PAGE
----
All Rites Reversed: confusion and catharsis in filmmaking for fieldwork.
(University of Manchester)
Paper short abstract:
By attempting to understand confusion by rational means alone, itself a paradox, we remain uninitiated into the experience of the lived realities of others. A filmmaking for fieldwork approach allows the incoherent to be understood without it having to make sense.
Paper long abstract:
I am a documentary filmmaker and a lecturer in Visual Anthropology working on subjects of childbirth, death, journeys, identity and transformation. My filmmaking is concerned with the ways in which human beings evolve a sense of understanding in a world they barely know and the attempt to convey an experience of existential uncertainty in confusing or paradoxical situations. I will present an analysis of the interplay that I have made between method and subject to conceptualize childbirth and death and how an understanding and a representation of this arise from the filmmaking process. The method grew from my fieldwork experiences with an English midwife and Indian tantric practitioners and their attempts to understand the 'human experience' through the inversion of social norms and by their relationship to childbirth and death. I hope to bring the audience as close as possible to the untouchable and in doing so reduce the gap between self and other, creating an experience that will itself become transformative through a particular type of understanding embodied in the film's viewers. I will discuss how 'catharsis' develops for an audience through a perceived proximity to the subjects and how this represents a particular form of understanding elusive through more rational means whereby the nonsensical can become coherent. In unpacking this tightly compressed process I will look at what makes modern filmmaking relevant to anthropology.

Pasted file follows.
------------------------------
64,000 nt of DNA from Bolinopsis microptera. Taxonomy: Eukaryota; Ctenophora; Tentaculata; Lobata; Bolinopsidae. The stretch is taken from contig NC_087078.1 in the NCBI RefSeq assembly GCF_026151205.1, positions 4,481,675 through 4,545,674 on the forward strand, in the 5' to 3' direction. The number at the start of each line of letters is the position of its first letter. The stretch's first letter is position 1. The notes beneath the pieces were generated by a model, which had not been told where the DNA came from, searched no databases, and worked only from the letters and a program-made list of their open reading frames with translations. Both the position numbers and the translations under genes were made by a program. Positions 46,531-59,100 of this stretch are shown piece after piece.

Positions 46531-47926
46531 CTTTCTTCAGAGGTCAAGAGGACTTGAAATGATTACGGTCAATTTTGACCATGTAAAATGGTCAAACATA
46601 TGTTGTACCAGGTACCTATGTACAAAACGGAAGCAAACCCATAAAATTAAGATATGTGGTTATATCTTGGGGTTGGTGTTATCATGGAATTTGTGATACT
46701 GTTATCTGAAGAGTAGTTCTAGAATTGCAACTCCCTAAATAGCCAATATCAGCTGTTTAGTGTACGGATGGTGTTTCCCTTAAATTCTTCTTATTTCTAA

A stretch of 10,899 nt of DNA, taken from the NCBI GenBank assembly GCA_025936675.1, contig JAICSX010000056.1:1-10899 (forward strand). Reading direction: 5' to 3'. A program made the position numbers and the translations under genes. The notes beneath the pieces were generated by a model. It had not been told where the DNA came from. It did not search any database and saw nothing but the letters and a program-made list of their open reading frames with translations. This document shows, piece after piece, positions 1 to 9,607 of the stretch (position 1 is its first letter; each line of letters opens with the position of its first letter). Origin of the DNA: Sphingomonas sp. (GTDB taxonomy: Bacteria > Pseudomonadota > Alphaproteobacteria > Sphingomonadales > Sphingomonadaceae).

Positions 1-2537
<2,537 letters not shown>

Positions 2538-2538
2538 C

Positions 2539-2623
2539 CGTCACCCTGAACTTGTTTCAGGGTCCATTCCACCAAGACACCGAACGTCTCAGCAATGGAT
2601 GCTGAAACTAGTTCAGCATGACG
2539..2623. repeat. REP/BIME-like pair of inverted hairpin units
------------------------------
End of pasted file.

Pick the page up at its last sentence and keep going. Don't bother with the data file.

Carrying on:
Visual encounters: audiovisual approaches to anthropological knowledge